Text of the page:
Anansi

African - A trickster-god of the Yoruba. Father of Ntikuma. He was originally a creator-god but was changed into a spider when a king kicked him for killing his huge ram, which had eaten Anansi's crops. Others say that he was defeated in a shape-changing contest by the chameleon and came down to earth on a rope. He now appears both as a spider and a man. He begged a single cob of corn from God, promising to provide him with 100 slaves. By pretending the cob had been stolen, he tricked a chief into giving him a basketful of cobs to keep him quiet. He swapped the cobs for a hen, the hen for some sheep and the sheep for a corpse. Pretending that this was a son of God who had been killed by the sons of a chief, he persuaded the chief to give him 100 young men whom he presented to God as slaves. To prove that he was as clever as God himself, he captured the sun, the moon and darkness in a bag. When he produced the sun from the bag some people were blinded. On one occasion he got stuck to the Gum Girl, on another an antelope carried him to safety from a bush fire. To repay this kindness he wove a web around the antelope's baby, so hiding it from the hunters. When he asked the sky-gods to sell him some stories he was told that the price would be a fairy, a hornet, a leopard and a python. The gods were so impressed when Anansi produced all these items that they gave him all their stories, which they called Anansesem. In one story he owned a pot that was always full of food, and when his children broke the pot he punished them with a whip. The inquisitive children examined the whip, which then started to beat them and would not stop. On another occasion he boasted that he could ride a tiger but the king asked the tiger, who said that this was a lie and tried to get Anansi to retract in the king's presence. By pretending to be ill the spider induced the tiger to carry him on his back and, of course, he needed a bridle, a saddle and a whip. When the king saw the spider riding the tiger, he welcomed him to the royal palace. On occassion, known as Anansi, Annancy, Annancy, Mr Spider, Mr Spider, Spider, Mr, Spider, Mr, Aunt Nancy, Aunt Nancy, Nansi, Nansi, Annency, Ti Malice, Ti Malice, Ashanti Kwaku Ananse, Ashanti Kwaku Ananse, Hausa Gizo, Hausa Gizo, West Indian Annency or West Indian Annency.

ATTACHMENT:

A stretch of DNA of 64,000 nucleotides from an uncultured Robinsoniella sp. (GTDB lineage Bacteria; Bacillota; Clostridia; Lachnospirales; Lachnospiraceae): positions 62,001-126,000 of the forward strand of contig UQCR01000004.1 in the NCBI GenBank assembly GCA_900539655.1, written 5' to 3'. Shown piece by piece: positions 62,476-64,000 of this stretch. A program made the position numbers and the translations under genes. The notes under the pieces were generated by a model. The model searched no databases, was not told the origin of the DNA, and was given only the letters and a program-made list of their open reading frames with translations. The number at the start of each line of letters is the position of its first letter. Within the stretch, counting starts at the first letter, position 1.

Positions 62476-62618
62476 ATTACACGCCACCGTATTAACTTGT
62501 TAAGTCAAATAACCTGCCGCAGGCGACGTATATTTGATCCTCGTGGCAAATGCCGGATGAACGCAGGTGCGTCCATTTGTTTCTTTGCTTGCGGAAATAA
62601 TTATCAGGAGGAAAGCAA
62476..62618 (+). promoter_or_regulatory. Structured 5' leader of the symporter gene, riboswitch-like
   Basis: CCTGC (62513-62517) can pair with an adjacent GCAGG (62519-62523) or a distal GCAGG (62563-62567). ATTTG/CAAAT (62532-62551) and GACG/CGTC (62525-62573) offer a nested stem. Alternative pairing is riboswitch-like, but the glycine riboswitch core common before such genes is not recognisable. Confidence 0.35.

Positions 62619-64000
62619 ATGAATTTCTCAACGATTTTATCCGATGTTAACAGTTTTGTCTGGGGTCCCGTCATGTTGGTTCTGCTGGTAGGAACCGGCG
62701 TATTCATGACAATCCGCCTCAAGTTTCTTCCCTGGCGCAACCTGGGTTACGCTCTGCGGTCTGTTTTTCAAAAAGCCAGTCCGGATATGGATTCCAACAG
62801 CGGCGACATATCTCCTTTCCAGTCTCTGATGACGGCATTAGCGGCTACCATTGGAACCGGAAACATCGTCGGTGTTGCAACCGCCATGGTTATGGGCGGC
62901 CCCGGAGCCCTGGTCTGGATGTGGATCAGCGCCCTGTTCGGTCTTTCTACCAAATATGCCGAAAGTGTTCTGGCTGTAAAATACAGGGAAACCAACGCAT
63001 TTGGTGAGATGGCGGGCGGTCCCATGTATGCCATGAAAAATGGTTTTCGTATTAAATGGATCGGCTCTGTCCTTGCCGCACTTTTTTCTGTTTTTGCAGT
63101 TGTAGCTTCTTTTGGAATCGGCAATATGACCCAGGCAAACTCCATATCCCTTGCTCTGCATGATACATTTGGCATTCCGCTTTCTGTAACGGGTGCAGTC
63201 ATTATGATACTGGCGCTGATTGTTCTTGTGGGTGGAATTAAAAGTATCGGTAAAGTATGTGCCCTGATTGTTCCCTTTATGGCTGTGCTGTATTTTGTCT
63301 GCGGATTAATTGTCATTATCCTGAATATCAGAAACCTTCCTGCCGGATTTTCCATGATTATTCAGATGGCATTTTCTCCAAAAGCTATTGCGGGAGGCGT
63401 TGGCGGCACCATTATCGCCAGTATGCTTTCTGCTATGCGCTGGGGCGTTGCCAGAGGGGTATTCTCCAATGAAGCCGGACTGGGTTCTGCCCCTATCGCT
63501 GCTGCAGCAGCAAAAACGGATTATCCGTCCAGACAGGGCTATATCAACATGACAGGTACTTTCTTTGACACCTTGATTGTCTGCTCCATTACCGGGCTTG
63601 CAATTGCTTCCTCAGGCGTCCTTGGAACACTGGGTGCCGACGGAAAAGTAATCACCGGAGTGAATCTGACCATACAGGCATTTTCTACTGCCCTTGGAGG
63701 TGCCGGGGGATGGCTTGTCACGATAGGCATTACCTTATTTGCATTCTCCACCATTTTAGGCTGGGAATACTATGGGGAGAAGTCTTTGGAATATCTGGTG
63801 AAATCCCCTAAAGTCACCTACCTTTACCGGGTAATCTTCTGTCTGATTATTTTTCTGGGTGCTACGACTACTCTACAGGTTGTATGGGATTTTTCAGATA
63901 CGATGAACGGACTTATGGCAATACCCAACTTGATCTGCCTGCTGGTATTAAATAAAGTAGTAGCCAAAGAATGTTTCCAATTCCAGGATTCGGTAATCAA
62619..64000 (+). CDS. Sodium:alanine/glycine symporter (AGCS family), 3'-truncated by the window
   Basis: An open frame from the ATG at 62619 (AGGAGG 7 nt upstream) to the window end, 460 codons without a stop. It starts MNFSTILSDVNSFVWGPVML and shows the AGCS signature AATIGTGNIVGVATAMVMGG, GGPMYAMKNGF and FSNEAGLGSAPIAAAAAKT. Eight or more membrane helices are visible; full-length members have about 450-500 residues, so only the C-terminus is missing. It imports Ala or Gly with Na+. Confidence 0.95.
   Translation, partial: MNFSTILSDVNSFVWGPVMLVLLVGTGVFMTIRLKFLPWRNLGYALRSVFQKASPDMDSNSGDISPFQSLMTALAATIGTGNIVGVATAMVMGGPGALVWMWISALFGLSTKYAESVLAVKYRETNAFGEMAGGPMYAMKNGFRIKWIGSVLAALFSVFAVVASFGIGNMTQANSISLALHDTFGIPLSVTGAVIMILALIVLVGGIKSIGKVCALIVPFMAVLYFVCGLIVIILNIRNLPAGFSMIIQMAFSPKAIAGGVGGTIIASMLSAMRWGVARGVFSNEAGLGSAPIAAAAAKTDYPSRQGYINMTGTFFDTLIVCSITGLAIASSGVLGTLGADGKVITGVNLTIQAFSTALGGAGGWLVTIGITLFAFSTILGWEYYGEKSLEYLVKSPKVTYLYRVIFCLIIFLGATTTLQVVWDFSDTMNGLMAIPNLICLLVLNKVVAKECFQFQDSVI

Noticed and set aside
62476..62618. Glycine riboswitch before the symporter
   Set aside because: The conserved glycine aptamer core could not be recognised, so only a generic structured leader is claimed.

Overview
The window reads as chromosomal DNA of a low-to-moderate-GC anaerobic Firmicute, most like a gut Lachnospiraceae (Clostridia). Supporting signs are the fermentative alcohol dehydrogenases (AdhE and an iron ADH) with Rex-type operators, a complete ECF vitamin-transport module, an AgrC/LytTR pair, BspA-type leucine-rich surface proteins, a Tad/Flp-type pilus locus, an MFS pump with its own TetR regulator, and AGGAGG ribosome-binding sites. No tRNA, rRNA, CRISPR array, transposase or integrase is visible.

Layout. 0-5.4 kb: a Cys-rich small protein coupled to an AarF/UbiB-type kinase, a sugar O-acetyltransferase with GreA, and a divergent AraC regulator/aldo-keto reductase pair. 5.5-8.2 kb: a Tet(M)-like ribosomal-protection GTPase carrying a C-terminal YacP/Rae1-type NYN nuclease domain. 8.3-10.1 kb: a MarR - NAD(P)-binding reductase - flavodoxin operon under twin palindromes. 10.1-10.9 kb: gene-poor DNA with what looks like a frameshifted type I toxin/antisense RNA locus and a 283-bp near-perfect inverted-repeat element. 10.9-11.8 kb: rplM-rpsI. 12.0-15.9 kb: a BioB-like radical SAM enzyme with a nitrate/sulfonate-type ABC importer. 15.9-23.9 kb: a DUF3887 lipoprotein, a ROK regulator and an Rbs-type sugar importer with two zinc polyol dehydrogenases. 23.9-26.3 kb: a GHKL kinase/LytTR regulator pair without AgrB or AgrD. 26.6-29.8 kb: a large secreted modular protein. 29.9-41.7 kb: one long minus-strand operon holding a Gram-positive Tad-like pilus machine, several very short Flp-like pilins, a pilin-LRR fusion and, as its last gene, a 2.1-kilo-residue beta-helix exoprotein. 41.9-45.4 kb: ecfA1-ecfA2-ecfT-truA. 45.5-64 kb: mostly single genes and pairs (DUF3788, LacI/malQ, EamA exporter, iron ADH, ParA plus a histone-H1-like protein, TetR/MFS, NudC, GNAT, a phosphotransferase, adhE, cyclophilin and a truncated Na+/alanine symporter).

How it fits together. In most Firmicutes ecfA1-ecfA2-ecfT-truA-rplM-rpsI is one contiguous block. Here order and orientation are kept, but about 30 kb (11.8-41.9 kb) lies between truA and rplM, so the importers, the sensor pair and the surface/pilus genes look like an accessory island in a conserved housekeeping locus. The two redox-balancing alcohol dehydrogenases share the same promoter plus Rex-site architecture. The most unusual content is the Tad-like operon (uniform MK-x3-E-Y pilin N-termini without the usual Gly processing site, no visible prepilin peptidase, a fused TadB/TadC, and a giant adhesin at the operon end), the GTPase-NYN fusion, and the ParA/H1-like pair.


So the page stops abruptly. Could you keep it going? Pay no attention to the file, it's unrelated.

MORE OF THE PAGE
Nearby Myths